Senators to feds: Set aside computer chips for plow trucks


A pair of upstate legislators is asking the federal government to take action to make sure roads get plowed this winter.

State Sens. Peter Oberacker, R-Schenevus, and Joseph A. Griffo, R-Rome, announced in a Monday media release that they have sent a letter to U.S. Department of Transportation Secretary Pete Buttigieg, urging the department to prioritize the delivery of computer chips used by snowplows to state and local departments of public works.

In a letter to Buttigieg, the senators said that it has been brought to their attention that computer chips that state and local DPWSs use for their snowplows will be in short supply. “This could have a detrimental effect on the departments’ ability to clear roads of ice and snow as plows may not be operational, which poses a significant public safety risk,” the release said.

“We are requesting that your department make it a priority to have the computer chips that state and local DPW’s depend upon for the continued and reliable operation of their snowplows shipped to them before any other entity in the supply chain,” the senators wrote in their letter to Buttigieg. “It is important for the safety of travelers, the continued viability of the economy and to the continued upkeep of our roads and bridges.”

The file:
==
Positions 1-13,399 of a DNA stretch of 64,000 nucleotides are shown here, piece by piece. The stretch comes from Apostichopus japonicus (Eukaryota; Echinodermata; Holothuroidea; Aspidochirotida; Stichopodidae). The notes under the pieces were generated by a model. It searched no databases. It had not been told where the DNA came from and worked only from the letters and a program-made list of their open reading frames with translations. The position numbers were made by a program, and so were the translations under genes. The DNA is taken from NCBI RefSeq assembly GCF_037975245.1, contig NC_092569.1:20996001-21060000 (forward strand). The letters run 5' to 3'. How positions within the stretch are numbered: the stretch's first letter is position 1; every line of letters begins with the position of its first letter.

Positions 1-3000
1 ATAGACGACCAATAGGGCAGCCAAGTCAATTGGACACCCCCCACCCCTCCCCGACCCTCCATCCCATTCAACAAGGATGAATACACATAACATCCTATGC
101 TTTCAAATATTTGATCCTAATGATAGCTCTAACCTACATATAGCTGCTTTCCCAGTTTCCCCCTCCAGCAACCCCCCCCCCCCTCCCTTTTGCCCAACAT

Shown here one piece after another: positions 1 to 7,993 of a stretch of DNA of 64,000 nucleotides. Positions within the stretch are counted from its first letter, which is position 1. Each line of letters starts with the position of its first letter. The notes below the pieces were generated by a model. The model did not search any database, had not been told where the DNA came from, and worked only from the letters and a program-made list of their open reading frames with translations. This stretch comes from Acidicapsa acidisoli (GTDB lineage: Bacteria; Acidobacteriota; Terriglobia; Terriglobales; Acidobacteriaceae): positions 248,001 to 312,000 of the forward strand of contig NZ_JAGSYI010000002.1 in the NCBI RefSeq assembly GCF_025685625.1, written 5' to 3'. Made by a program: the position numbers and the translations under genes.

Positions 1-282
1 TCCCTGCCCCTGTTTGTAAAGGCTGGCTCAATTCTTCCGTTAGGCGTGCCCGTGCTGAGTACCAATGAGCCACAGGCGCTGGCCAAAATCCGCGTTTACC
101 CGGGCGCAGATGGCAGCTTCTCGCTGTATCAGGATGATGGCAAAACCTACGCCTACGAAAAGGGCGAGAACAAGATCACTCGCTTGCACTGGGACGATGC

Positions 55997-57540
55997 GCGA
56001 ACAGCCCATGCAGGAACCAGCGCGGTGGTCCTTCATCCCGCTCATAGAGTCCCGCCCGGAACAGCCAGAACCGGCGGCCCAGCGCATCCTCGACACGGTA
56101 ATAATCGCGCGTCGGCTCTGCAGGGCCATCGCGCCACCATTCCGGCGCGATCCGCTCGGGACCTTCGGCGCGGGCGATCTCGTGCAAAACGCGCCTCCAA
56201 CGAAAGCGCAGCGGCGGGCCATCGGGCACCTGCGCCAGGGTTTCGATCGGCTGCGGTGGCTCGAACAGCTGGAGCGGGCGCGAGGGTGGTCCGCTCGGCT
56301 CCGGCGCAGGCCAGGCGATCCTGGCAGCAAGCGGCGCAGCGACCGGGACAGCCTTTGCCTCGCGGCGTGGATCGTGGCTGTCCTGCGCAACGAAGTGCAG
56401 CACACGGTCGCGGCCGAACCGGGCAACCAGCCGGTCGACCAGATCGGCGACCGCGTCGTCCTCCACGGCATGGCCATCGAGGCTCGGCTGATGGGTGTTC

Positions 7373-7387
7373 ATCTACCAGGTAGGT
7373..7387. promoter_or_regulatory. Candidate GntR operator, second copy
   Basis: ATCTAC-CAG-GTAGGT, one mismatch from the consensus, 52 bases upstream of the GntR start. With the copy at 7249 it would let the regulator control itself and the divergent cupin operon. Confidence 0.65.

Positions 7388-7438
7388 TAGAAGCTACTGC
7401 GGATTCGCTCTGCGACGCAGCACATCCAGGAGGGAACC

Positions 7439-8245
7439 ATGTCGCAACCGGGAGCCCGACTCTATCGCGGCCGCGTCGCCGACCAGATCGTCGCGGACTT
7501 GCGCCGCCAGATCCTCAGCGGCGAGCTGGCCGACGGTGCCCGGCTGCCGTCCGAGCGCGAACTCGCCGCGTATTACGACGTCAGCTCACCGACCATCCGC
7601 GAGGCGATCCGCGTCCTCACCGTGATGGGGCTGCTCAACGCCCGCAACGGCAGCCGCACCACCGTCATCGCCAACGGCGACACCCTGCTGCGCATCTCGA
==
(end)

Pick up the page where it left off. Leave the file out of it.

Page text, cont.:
“Our local highway departments are vital to our traveling safety — especially when inclement weather strikes,” Oberacker said in the release. “However, if these dedicated men and women are unable to start their vehicles, especially plow trucks, I can accurately forecast a difficult winter. I join Senator Griffo in calling on Secretary Buttigieg to put our local DPWs first to ensure our highway workers are able to keep our roads safe for all.”

“Senator Oberacker and Senator Griffo understand the important role our local highway departments play when it comes to public safety and I appreciate their advocacy,” said Otsego County Rep. Edwin Frazier Jr., who chairs the county’s Public Works Committee. “It is difficult enough to maintain our equipment and keep our trucks on the road during the harsh winter months without having to worry about part shortages.”

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